Rheumatoid Arthritis Treatment
NSAIDs (Non-steroidal Anti-inflammatory drugs) may provide some relief from the symptoms. However, they do not prevent progressive joint damage. Such damage is mainly treated with DMARDs (Disease-modifying-antirheumatic-drugs). They act slowly, taking several weeks or months to feel their effect.
The rheumatologist will determine how long they should be taken as different people respond to individual DMARDs in different ways.
If the disease do not respond to these, the patient may be considered for a new generation of drugs called biologic agents.
They can help reduce inflammation and structural damage to the joints by blocking the action of cytokines, proteins of the body’s immune system that trigger inflammation during normal immune responses.
When the joints are damaged to the point where the pain cannot be controlled with drugs or the joint can barely move, the surgery may be the only answer.
The surgeon will need to weigh up the risks and benefits before making a decision about surgery. (Joint replacement
Herbal medicinal products, like all other conventional medicines, can have pharmacological effects on the body and so can give rise to adverse effects, or interactions with other conventional medications that the patient may be taking.
Herbal medicinal product means a medicinal product whose only active ingredients are herbal substances or herbal preparations (or both).
The use of herbal medicinal products is continually increasing.
Herbal medicinal products can offer an alternative to conventional medicines in non-life-threatening conditions, providing they are of satisfactory quality and safety and are used correctly.
Most herbal medicines on the UK market are currently unlicensed products.
Therefore, It is difficult for healthcare professionals to identify which products are reliable product.
As with all forms of self-treatment, the use of herbal medicinal products presents a potential risk to human health.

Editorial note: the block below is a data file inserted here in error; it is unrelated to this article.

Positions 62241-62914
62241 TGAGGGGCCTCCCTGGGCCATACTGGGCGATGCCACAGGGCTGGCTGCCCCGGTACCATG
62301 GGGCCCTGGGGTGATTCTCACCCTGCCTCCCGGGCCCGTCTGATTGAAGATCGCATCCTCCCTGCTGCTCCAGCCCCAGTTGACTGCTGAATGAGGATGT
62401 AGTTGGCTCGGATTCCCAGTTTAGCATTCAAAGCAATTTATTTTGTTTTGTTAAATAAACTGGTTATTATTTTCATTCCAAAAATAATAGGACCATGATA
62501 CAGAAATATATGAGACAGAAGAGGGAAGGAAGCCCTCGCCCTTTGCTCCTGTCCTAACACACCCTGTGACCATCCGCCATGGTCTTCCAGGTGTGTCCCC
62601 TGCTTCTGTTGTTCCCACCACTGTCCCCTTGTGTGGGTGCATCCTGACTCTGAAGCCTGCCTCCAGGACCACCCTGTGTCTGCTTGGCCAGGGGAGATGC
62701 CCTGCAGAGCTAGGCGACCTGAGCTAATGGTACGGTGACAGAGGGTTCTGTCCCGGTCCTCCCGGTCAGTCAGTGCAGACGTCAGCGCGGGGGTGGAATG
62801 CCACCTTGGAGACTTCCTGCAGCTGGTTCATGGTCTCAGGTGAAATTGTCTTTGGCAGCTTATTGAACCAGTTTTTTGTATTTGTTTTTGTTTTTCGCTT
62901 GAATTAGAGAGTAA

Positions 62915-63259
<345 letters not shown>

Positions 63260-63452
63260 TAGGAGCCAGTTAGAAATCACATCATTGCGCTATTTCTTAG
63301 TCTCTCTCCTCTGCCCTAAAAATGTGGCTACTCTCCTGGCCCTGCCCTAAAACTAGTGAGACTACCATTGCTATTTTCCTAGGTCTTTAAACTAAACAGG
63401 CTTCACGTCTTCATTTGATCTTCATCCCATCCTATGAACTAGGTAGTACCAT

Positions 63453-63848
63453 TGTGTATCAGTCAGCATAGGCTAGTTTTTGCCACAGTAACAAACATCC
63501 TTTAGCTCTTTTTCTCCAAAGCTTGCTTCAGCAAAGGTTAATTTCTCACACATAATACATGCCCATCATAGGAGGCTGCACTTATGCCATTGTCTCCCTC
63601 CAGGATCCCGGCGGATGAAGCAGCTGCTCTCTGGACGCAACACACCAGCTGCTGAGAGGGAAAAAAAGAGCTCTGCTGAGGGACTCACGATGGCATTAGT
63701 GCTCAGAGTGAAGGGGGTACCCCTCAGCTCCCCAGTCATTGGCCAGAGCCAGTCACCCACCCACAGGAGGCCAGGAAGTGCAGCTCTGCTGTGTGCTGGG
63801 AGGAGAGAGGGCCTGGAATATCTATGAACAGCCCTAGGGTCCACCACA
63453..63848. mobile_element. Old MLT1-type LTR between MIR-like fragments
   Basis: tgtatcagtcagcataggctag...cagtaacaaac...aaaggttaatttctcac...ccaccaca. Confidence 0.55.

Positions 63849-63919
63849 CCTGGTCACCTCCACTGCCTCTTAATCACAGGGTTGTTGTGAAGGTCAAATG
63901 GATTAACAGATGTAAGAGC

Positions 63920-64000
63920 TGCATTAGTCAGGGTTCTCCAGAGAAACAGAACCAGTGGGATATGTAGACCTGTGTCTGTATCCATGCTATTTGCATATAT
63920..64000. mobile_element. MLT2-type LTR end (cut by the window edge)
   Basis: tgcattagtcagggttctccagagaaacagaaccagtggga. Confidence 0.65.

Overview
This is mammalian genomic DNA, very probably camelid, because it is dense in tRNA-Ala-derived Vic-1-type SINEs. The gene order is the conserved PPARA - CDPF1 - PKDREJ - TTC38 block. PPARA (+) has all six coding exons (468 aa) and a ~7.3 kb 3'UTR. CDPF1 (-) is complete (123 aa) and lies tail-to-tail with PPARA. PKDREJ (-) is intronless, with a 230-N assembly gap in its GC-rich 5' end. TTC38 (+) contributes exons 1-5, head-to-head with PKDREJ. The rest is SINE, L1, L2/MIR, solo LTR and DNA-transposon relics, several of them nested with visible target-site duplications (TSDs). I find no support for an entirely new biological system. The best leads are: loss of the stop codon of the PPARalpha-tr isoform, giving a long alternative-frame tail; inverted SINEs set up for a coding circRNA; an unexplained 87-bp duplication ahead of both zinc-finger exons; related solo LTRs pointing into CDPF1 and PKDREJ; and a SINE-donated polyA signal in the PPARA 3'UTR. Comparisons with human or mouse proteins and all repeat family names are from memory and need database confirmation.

Patients may be exposed to potentially toxic substances either from the herbal ingredients themselves or from contaminants present in this product.
Example of interaction with warfarin:
Numerous herbal products have been reported to potentially interact with warfarin, including garlic, St John’s wort, feverfew, ginkgo and ginseng.
Over The Counter Medication (OTC)
Over-the-counter (OTC) drugs are medicines sold directly to a patient without a prescription from a healthcare professional, as opposed to prescription drugs.
They are safe and effective when you follow the directions on the label and as directed by your health care professional.
Example of OTC are:
Herbal Medicine (2017), About the herbal medicines, Pharmaceutical Press 2017, Available from:
https://www.medicinescomplete.com/about/publications.htm. [ Accessed on: 15/09/17].
Driver, R Lee, K. Baxter (2010), Herbal medicines interactions, PJ Online, Available from: http://www.pharmaceutical-journal.com/files/rps-pjonline/pdf/pj20100508_cpd.pdf. Accsessed on 16/09/17)
Stockley’s Herbal Medicines Interactions: A Guide to the Interactions of Herbal Medicines. Incident of herbal medicines interactions, 2nd ed. London: Pharmaceutical Press, ©2013
David Millet (2017), NHS ban on ‘wasteful’ prescribing could harm poorest patients, GPs warn, Available from:
http://www.gponline.com/nhs-ban-wasteful-prescribing-harm-poorest-patients-gps-warn/article/1440200, Accessed on 30/09/17).
Local Government Association (2016), Helping people look after themselves: a guide on self-care, Available from:
http://www.local.gov.uk/helping-people-look-after-themselves-guide-self-care. Accessed on 27/09/17)